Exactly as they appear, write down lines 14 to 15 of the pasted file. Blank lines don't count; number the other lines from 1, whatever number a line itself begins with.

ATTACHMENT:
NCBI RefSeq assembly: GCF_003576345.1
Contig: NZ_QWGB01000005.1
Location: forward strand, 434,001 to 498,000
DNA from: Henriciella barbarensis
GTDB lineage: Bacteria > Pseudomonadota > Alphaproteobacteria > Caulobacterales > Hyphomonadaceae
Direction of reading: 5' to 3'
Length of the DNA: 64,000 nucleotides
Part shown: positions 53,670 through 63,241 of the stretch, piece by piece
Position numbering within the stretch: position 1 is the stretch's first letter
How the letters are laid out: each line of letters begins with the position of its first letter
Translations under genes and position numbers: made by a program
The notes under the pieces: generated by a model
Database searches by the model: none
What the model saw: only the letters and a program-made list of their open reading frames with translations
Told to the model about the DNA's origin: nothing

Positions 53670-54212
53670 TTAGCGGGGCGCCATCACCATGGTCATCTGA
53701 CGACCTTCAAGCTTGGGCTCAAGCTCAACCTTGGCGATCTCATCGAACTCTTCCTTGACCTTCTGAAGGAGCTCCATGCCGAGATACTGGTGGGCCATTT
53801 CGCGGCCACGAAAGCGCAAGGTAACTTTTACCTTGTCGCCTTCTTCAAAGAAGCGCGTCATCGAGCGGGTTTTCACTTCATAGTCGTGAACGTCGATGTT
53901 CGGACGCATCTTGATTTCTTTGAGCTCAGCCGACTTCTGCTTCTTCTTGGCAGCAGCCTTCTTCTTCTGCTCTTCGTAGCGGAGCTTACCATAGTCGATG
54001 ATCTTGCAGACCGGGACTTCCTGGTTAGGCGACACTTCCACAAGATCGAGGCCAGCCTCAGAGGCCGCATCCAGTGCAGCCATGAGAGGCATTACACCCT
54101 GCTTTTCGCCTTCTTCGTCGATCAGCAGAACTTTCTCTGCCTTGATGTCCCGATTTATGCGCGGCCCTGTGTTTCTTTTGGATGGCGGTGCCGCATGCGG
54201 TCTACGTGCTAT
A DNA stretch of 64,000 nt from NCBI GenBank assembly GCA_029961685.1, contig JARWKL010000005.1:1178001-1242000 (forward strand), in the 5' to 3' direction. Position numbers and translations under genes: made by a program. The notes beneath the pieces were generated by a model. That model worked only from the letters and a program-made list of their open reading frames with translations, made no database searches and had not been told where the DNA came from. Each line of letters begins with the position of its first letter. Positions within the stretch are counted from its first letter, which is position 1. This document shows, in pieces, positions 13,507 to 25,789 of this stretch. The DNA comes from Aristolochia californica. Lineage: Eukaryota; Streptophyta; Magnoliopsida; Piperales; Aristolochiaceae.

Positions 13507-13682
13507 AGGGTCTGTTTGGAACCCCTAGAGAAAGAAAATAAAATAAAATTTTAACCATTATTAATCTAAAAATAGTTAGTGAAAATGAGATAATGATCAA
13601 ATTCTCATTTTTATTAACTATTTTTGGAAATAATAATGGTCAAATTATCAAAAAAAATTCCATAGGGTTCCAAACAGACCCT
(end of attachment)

What the model saw: only the letters and a program-made list of their open reading frames with translations
Told to the model about the DNA's origin: nothing